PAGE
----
then, turning to the weeping mothers and fathers, concluded with a last tender appeal, which must have sunk far into many a parent's heart.

Inquiry Meetings.

Long before the close of the address it was evident to all that the Lord of the harvest was going to give us a glorious reaping-time that night. We had not, indeed, been ten minutes on the ground when a stranger whispered, in the very middle of the address, "Will you come and speak to a woman about her soul?" at the same time pointing out a drooping figure standing near, with the face buried in her shawl. We were not surprised, therefore, at the great crowds which entered
the inquiry meetings - in one church for women, another in a large hall for men, while the Christians went apart by themselves to another church to pray. The arrangements connected with these after-meetings were all beautifully managed, and shortly after nine o'clock the whole three were well under weigh. The women's inquiry meeting was supplied with relays of workers from the prayer meeting. The work was on a very large scale, and the workers' report was, that the cases were of a very hopeful character. But the work amongst the men - and this is a splendid testimony to the depth and reality of the impressions - was even on a larger scale still; and the sight in the Evangelistic Hall, where the men's inquiry meeting was held, is not soon to be forgotten. The whole hall was filled with men, broken up into little groups of two's and three's, talking in hushed yet earnest voices on the great subject of the one thing needful; while behind, in the committee room, half-a-hundred young men were gathered in prayer for their groping brothers. Many of these had themselves but newly decided for Christ, and were the fruit of the week's meetings for men, which have been blessed by God far above all expectation. Mr Moody, with his usual masterly generalship, took advantage of this splendid nucleus to start a Young Men's Christian Association, into which the young men are entering with great spirit. Some of the leading Christian workers of the town have been formed into a board of directors, and it is expected that the Association, starting on a thoroughly evangelical basis, will soon become
a living power in the north of Scotland.

It is useless to attempt to give even an approximate idea of the extent of the blessing which fell upon Elgin on Thursday night. The whole of Morayshire has shared it, and a powerful hold has been gained in nearly every farmhouse and village throughout the countryside - a hold which, it is earnestly hoped, the members of the new Young Men's Christian Association will take immediate steps to develop, and which, with the prayers of the Christian friends of this corner of the vineyard, may yet be fertile of great and enduring blessing.

NOTE. On Friday Mr Moody rested, after his trying labours, and then went to Banff, where he commenced a series of meetings on Sabbath.

"Times of Blessing," Aug 6th, 1874.


The following, it will be seen, refers only to one congregation in Elgin, that of the writer of the letter. But our readers will agree with us that its contents claim a place for it in this series. We invite the special attention of ministers to the last paragraph.]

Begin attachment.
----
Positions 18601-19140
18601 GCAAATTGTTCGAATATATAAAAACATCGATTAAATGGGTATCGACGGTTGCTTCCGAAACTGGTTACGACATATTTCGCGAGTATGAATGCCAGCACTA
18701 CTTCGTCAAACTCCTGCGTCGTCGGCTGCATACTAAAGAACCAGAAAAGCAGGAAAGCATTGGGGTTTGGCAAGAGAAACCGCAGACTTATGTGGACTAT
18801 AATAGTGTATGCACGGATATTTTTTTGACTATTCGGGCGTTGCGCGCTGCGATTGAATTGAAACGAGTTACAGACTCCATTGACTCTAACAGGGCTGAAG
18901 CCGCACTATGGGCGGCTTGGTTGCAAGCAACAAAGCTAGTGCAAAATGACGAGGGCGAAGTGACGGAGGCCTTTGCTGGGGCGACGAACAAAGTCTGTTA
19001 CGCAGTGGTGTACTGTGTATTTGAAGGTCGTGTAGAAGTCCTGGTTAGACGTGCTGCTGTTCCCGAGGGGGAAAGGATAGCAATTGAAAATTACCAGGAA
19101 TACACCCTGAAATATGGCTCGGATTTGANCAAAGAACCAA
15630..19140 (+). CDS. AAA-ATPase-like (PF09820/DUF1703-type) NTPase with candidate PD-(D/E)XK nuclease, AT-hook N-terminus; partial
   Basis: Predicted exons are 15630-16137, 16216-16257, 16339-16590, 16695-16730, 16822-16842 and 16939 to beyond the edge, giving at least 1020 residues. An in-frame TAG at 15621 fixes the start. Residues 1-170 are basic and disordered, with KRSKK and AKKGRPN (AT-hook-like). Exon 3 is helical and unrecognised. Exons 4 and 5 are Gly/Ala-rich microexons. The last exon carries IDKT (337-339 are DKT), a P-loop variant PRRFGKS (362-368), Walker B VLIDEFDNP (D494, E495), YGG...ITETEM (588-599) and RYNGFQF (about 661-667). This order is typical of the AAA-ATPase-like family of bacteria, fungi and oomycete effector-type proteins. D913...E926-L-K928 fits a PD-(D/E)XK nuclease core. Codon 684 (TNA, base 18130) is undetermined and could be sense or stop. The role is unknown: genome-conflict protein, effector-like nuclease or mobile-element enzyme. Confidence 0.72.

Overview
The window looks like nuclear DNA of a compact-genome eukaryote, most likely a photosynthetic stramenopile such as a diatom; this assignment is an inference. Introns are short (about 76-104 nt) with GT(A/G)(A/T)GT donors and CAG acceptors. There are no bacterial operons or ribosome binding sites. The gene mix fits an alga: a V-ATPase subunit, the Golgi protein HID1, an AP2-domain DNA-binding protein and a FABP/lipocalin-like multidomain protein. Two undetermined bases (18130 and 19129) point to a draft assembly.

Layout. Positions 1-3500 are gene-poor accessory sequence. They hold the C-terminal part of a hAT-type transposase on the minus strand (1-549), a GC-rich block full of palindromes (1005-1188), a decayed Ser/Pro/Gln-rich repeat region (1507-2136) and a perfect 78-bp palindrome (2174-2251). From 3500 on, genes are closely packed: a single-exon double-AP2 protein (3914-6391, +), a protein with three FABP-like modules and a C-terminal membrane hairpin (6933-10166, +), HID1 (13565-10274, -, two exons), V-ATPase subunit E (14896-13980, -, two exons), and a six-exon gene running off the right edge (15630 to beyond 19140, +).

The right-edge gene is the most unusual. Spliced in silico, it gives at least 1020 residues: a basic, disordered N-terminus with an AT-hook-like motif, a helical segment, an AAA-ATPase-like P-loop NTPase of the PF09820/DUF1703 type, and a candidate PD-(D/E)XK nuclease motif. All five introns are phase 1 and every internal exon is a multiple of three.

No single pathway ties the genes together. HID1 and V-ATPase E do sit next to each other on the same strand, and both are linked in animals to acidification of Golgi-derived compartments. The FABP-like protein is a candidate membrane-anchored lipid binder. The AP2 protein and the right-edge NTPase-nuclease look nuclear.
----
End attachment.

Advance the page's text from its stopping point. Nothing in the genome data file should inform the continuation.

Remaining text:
Mr DEAR SIR, - In accordance with the wish you expressed to me recently, I send you a few notes of the present state of things connected with the blessing received last year. It is now fully a year since the good work began here, and quite seven months since much the greater part of the good done became apparent.

I am not able, and shall not attempt, to describe what may be found in other congregations in town, in all of which, I have no doubt, considerable blessing has been manifest. It will be more satisfactory, as you specially desire facts, to relate what I personally know and particularly in my own work.

Additions to Church Membership.

During the past twelve months I have had 110 young communicants, a very large portion of whom ascribe their conversion to Christ to the influence of the work carried on in the town during the seven months of united effort among us. I know of at least as many more who will, I expect, ere long take the same step. There are various ways in which it were possible to give some idea of how the blessing abides and works. For instance, of 96 names, now before me, of those who met me at a special meeting which I called, and all of whom professed to have been brought to the Lord last year, I find there are 52 who have not yet made a public profession. Of the 96 mentioned, 53 are engaged in active Christian work; while several more are
practically so occupied in caring for young families. Of these 96, 24 were previously members of the congregation, showing that the work was not confined to the young, Indeed, of the young communicants specified already, several are about 40 years of age, and a few above 60. I find a very large proportion of those blessed got salvation in connection with special services. Fully two-thirds received good previous to Moody's visit to us. This was to be expected, seeing that we had five weeks of our seven months' united effort in this town, when there were, on an average fully 20 cases of anxiety every evening. The influence of Mr Moody's work elsewhere was, however, throughout a great means of blessing among us. It was during February, March, and April that most was done among the young in our Sabbath schools. We have now in seven of our classes several church members.